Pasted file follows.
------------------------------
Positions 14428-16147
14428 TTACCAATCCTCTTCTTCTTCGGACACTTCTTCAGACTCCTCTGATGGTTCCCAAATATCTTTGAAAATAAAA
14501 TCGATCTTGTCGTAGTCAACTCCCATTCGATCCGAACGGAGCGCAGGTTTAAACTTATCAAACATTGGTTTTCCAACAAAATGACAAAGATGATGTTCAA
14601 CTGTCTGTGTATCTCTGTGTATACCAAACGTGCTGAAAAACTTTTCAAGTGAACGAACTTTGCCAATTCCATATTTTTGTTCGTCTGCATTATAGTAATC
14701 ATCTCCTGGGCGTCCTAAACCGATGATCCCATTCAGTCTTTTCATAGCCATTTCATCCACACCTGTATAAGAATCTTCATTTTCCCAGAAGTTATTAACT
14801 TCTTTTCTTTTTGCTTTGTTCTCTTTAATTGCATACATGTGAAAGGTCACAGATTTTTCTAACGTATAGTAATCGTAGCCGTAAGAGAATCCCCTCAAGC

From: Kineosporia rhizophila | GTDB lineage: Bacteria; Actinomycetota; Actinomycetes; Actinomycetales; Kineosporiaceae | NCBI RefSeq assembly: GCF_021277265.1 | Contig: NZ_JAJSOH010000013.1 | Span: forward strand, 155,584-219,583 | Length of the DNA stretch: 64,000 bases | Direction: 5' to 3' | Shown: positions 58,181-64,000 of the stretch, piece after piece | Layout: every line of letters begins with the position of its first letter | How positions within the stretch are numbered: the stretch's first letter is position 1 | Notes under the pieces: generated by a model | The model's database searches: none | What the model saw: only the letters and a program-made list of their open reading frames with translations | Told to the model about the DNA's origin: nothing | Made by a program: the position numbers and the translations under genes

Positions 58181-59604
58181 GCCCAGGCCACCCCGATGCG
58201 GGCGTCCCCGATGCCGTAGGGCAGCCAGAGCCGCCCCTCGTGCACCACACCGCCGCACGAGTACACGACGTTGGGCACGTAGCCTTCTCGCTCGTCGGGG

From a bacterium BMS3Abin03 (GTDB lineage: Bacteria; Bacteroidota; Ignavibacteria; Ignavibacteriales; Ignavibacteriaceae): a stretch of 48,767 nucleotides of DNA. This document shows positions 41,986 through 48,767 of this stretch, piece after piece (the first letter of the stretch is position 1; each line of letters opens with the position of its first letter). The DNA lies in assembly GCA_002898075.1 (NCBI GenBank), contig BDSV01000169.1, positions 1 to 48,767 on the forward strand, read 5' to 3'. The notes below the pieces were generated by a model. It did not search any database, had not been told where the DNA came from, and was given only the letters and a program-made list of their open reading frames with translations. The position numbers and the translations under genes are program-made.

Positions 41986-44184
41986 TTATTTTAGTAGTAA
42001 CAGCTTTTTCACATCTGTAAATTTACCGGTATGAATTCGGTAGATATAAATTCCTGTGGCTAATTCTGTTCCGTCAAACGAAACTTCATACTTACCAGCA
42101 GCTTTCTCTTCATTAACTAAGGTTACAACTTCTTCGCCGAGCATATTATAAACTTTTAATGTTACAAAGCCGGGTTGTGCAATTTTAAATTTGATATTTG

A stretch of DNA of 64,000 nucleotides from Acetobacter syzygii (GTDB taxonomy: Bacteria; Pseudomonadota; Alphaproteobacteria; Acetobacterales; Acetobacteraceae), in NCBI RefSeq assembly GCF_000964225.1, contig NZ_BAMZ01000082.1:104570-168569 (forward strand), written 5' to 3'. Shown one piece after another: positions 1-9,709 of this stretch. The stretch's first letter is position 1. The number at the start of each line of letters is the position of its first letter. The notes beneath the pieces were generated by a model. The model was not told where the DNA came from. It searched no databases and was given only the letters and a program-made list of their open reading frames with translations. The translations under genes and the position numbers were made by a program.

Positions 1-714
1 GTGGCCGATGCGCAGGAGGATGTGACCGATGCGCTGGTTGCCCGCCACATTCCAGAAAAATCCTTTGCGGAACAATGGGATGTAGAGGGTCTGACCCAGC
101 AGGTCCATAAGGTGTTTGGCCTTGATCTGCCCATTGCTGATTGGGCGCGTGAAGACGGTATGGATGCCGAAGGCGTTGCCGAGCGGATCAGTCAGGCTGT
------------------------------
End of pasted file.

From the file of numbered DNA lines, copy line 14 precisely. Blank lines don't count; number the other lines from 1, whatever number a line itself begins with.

42001 CAGCTTTTTCACATCTGTAAATTTACCGGTATGAATTCGGTAGATATAAATTCCTGTGGCTAATTCTGTTCCGTCAAACGAAACTTCATACTTACCAGCA